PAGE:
8. Editing the path outlines of an art brush
      6m 2s
    9. Replacing an existing art brush
      6m 46s
    10. Creating and refining an art brush
      8m 3s
    11. Tiling pattern vs. pattern brushes
      5m 12s
    12. Creating a pattern brush
      8m 20s
    13. Designing the perfect side pattern
      7m 1s
    14. Start, end, and corner tiles
      8m 58s
    15. Expanding and filling brush outlines
      6m 49s
    16. Text brushes vs. type on a path
      6m 55s
    17. Combining a text brush with the Width tool
      8m 43s
    18. Introducing the bristle brushes
      5m 43s
    19. Adjusting the hairs in a bristle brush
      5m 24s
  6. 1h 32m
    1. Charts can be beautiful
      1m 17s
    2. Adding a gradient mesh to a complex path
      8m 9s
    3. Importing and graphing data
      5m 22s
    4. Switching between the kinds of graphs
      6m 8s
    5. Changing the Graph Type settings
      8m 7s
    6. Correcting and editing data
      6m 51s
    7. Selecting and coloring graph elements
      6m 29s
    8. Making nuanced changes to a graph
      8m 6s
    9. The pitfalls of manual adjustments
      8m 45s
    10. Creating and applying graph designs
      6m 28s
    11. Making a basic pictograph
      6m 47s
    12. Assembling sliding graph designs
      8m 33s
    13. Making last-minute tweaks and edits
      5m 37s
    14. Composing and customizing a graph
      5m 44s
  7. 2h 6m
    1. Perspective is all about real life
      1m 44s
    2. Assembling an isometric projection
      8m 5s
    3. Introducing Illustrator's Perspective Grid
      6m 8s
    4. Drawing a basic perspective cube
      8m 1s
    5. One-point, two-point, and three-point perspective
      8m 25s
    6. Creating automatically scaling box labels
      4m 41s
    7. Setting up a Perspective Grid
      6m 45s
    8. Perspective Grid tips and tricks
      6m 39s
    9. Drawing and editing a perspective shape
      5m 20s
    10. Shifting between planes on the fly
      5m 24s
    11. Creating a freeform shape in perspective
      7m 8s
    12. Working with perspective symbols
      8m 57s
    13. Matching perspective with the Shear tool
      2m 50s
    14. Rendering an off-plane path in perspective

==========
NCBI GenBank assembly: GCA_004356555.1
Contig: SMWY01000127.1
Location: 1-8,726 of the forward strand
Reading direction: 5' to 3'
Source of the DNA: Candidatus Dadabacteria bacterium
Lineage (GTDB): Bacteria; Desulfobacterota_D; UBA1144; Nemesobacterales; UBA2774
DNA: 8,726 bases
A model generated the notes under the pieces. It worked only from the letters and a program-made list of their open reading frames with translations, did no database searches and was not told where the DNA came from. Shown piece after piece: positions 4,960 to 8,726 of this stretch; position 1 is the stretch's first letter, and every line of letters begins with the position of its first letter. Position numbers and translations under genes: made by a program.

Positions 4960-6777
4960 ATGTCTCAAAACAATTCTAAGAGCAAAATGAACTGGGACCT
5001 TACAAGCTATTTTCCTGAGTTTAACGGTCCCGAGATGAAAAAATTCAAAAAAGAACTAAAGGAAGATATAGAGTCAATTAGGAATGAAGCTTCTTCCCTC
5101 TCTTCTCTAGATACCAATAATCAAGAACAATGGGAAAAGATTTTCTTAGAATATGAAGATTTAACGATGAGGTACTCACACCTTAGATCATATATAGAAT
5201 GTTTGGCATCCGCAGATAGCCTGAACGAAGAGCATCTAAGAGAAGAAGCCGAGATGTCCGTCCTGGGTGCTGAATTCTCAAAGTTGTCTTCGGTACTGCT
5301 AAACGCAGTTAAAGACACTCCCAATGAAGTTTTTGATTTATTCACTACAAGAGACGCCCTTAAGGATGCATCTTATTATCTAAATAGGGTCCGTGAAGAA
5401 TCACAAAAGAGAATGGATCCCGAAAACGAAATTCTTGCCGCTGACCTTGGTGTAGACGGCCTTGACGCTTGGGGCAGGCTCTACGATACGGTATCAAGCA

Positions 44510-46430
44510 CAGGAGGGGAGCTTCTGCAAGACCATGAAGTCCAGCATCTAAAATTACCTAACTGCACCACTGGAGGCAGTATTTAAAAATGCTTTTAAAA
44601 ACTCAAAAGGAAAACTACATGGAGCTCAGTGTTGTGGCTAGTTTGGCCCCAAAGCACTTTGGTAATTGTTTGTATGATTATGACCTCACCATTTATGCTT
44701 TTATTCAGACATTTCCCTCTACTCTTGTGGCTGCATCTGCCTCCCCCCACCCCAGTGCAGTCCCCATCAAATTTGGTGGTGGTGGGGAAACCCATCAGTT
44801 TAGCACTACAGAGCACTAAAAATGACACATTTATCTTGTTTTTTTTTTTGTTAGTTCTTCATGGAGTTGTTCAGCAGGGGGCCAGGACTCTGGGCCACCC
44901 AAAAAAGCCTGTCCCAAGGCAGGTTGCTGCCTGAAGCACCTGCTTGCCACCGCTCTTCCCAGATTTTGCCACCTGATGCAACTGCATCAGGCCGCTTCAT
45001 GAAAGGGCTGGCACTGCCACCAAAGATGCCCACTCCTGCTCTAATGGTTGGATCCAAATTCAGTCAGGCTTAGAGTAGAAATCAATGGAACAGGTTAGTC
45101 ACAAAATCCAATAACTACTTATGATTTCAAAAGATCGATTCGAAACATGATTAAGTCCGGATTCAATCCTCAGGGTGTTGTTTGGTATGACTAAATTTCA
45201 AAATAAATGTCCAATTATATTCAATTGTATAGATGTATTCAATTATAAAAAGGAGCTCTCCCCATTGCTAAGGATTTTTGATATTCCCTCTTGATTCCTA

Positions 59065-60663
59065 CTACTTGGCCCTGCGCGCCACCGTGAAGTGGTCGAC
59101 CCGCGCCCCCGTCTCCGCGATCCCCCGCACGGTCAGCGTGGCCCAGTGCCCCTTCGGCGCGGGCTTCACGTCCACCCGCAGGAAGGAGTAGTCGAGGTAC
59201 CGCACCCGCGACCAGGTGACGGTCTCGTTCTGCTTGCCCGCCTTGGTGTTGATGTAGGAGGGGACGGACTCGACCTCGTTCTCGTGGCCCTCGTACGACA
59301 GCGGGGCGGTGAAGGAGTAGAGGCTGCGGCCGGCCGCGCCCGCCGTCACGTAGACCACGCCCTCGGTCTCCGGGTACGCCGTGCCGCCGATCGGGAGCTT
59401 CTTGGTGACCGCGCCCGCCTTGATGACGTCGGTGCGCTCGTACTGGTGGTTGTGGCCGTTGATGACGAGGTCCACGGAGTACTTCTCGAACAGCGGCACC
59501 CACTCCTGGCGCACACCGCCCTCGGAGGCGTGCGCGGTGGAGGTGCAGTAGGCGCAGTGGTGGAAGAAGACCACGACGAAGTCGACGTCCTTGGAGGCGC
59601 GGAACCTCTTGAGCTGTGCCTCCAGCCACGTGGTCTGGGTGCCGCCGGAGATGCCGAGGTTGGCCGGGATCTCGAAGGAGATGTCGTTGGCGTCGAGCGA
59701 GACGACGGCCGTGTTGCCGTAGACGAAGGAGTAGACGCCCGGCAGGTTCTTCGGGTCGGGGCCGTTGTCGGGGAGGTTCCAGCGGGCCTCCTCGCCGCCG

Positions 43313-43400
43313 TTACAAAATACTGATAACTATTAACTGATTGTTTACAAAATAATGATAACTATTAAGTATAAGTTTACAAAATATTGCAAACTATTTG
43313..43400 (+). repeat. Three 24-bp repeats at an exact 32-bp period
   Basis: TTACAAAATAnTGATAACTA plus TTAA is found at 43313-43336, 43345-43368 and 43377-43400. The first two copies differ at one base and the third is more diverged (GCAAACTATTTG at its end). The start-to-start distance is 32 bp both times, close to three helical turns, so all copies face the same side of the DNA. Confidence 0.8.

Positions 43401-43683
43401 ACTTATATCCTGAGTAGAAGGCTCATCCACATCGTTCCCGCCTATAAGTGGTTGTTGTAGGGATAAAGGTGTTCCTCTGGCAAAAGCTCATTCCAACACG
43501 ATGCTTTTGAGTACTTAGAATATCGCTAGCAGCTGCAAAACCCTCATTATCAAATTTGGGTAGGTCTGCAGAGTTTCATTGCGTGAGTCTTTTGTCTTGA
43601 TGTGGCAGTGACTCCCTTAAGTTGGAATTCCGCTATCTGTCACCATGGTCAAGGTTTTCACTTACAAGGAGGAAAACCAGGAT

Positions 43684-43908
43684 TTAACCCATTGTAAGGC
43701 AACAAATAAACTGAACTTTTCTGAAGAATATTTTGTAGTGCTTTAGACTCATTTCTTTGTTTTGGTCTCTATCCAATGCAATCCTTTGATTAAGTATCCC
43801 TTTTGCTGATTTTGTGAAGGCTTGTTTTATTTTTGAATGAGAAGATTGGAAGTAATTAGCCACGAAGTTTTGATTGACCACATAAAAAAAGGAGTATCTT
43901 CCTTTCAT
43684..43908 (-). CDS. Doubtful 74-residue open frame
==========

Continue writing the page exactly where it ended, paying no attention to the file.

5m 7s
    15. Replicating symbols in perspective
      8m 12s
    16. Mass-modifying perspective instances
      2m 56s
    17. Adding and editing perspective text
      5m 37s
    18. Duplicating perpendicular shapes
      7m 17s
    19. Adjusting multiple shapes on a single plane
      4m 48s
    20. Creating a perspective column
      9m 23s
    21. Duplicating a series of perspective paths
      3m 20s
  8. 1h 25m
    1. Just another dynamic effect
      1m 10s
    2. Introducing the 3D Revolve effect
      5m 1s
    3. The 3D Revolve settings
      7m 24s
    4. Fixing 3D rendering problems
      6m 32s
    5. Establishing symbols for 3D art
      6m 50s
    6. Mapping symbols onto 3D surfaces
      6m 14s
    7. Adjusting shading and light
      6m 25s
    8. Toning down 3D art in Photoshop
      5m 43s
    9. Adding a photographic texture
      7m 36s
    10. Converting from Illustrator paths to Photoshop masks
      4m 50s
    11. Making 3D droplets in Photoshop
      5m 58s
    12. Unifying textures with Smart Filters
      5m 48s
    13. Creating 3D type with Extrude & Bevel
      6m 44s
    14. Coloring and correcting extruded edges
      9m 15s
  9. 1h 3m
    1. Take action today, save effort tomorrow
      33s
    2. Introducing the Actions panel
      4m 16s
    3. Initiating a new action
      5m 33s
    4. Recording a practical action
      4m 56s
    5. Four ways to play an action
      4m 27s
    6. Streamlining by disabling dialog boxes
      5m 48s
    7. Editing an action set in a text editor
      7m 20s
    8. Inserting an unresponsive menu item
      6m 16s
    9. Match-processing a folder of files
      5m 42s
    10. Recording a transformation sequence
      6m 11s
    11. Editing and troubleshooting an action
      5m 6s
    12. Recording actions within actions
      7m 21s
  10. 1m 36s
    1. See Ya
      1m 36s